Addition of organic matter helps in reducing salinity while addition of purlite improves, porosity and aeration. Alternative to planting in pits is planting in furrows. Depnding on soil strata one can choose appropriate method as well as spacing and depth at which plant is required to be planted.

Propagation of a plant by using a plant part or single cell or group cell in under very controlled and hygienic conditions is called Tissue Culture

Planting Material

Sword suckers weighing approximately 500-1000 gm are commonly used as propagating material. Suckers generally may be infected with some pathogens and nematodes. Similarly due to the variation in age and size of sucker the crop is not uniform, harvesting is prolonged and management becomes difficult.

Therefore, in-vitro clonal propagation i.e. Tissue culture plants are recommended for planting. They are healthy, disease free, uniform and authentic. Properly hardened secondary seedlings are only recommended for planting

Life Cycle of Plant Tissue Culture


Advantages of Tissue Culture Planting Material

  • True to the type of mother plant under well management.

  • Pest and disease free seedlings.

  • Uniform growth, increases yield.

  • Early maturity of crop - maximum land use is possible in low land holding country like India.

  • Round the year planting possible as seedlings are made available throughout the year.

  • Two s uccessive ratoons are possible in a short duration which minimizes cost of cultivation.

  • No staggered harvesting.

  • 95% - 98% plants bear bunches.

  • New varieties can be introduced and multiplied in a short duration.

Planting Time

Planting of tissue culture Banana can be done throughout  the year except when the temperature is too low or too high. Facility of drip irrigation system is important. There are two important seasons in Maharashtra, India;

Mrig Baug (Kharif) Month of planting June - July.
Kande Baug (Rabi) Month of planting October - November.


But Due to availiability of quality Planting material round the year planting is recmmonded execpt during very hot temperature in summer.

Crop Geometry

Traditionally banana growers plant the crop at 1.5m x 1.5m with high density, however plant growth and yields are poor because of competition for sunlight. Various trials are conducted at Jain Irrigation System R&D farm with Grandnaine as cultivar. And then suitable spacing of 1.82m x 1.52m is being recommended, it accommodates 1452 plants per acre (3630 plants per hectare) keeping row direction North-South with wide spacing 1.82m between the rows. The region like north India, coastal belt and where humidity is very high and temp falls down upto 5-7ºC, the planting distance should not be less than 2.1m x 1.5m.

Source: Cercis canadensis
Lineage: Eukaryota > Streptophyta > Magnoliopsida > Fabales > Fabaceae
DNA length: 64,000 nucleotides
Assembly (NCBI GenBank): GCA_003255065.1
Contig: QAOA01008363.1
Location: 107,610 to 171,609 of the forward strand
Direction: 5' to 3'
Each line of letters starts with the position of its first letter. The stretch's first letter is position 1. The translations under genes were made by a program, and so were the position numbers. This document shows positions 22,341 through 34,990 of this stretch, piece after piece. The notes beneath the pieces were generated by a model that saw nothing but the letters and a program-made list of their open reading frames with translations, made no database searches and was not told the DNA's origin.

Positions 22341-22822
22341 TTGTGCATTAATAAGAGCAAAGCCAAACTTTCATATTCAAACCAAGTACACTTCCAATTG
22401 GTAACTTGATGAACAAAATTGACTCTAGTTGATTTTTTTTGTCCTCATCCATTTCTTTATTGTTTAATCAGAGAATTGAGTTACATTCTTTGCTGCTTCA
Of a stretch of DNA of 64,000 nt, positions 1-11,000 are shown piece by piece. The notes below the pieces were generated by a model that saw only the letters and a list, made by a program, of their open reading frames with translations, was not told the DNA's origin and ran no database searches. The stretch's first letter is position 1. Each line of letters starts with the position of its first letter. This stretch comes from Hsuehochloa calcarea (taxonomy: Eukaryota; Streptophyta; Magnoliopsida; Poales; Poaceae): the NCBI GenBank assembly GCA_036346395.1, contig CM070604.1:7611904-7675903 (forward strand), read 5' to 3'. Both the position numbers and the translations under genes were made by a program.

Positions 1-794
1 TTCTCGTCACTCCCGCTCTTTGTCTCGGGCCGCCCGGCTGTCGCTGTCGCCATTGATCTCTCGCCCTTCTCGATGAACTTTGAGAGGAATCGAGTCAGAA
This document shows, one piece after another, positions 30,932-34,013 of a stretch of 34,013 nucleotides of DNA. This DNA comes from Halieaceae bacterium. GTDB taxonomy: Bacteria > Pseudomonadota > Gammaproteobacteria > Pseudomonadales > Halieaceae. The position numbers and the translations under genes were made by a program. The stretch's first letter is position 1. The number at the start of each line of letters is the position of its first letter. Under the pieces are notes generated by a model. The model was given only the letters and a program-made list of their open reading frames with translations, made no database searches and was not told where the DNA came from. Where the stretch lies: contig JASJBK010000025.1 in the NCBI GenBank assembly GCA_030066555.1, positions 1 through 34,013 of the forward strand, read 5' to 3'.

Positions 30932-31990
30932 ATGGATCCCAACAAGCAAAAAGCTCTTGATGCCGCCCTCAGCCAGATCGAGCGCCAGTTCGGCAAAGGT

Crop Geometry

Crop Geometry var. Grand Naine

Planting Method

Polybags is separated from the plant without disturbing the root ball of the plant and then plants are planted in the pits keeping the pseudo-stem 2cm below the ground level. Soil around the plant is gently pressed. Deep planting should be avoided.

Tissue Culture Lab

Water Management

Banana, a water loving plant, requires a large quantity of water for maximum productivity. But Banana roots are poor withdrawal of water. Therefore under Indian condition banana production should be supported by an efficient irrigation system like drip irrigation.

Water requirement of banana has been worked out to be 2000mm per Annum. Application of drip irrigation and mulching technology has reported improved water use efficiency. There is saving of 56% of water and increasing yield by 23-32% under drip.

Irrigate the plants immediately after planting. Apply sufficient water and maintain field capacity. Excess irrigation will lead to root zone congestion due to removal of air from soil pores, thereby affecting plant establishment and growth. And hence drip method is must for proper water management in Banana

Month (Maug Baug) Qty. (lpd.) Month (Kande baug) Qty. (lpd.)
June 06 October 04-06
July 05 November 04
August 06 December 04
September 08 January 06
October 10-12 February 08-10
November 10 March 10-12
December 10 April 16-18
January 10 May 18-20
February 12 June 12
March 16-18 July 12
April 20-22 August 14
May 25-30 September 14-16


Banana requires high amount of nutrients, which are often supplied only in part by the soil. Nutrient requirement has been worked out on all India basis is to be 20 kg FYM, 200gm N; 60-70gm P; 300gm K/plant. Banana requires heavy nutrition. Banana crop requires 7-8 Kg N, 0.7- 1.5 Kg P and 17-20 Kg K per metric tonne yield. Banana responds well to application of nutrients. Traditionally farmers use more of urea and less of phosphorous and potash.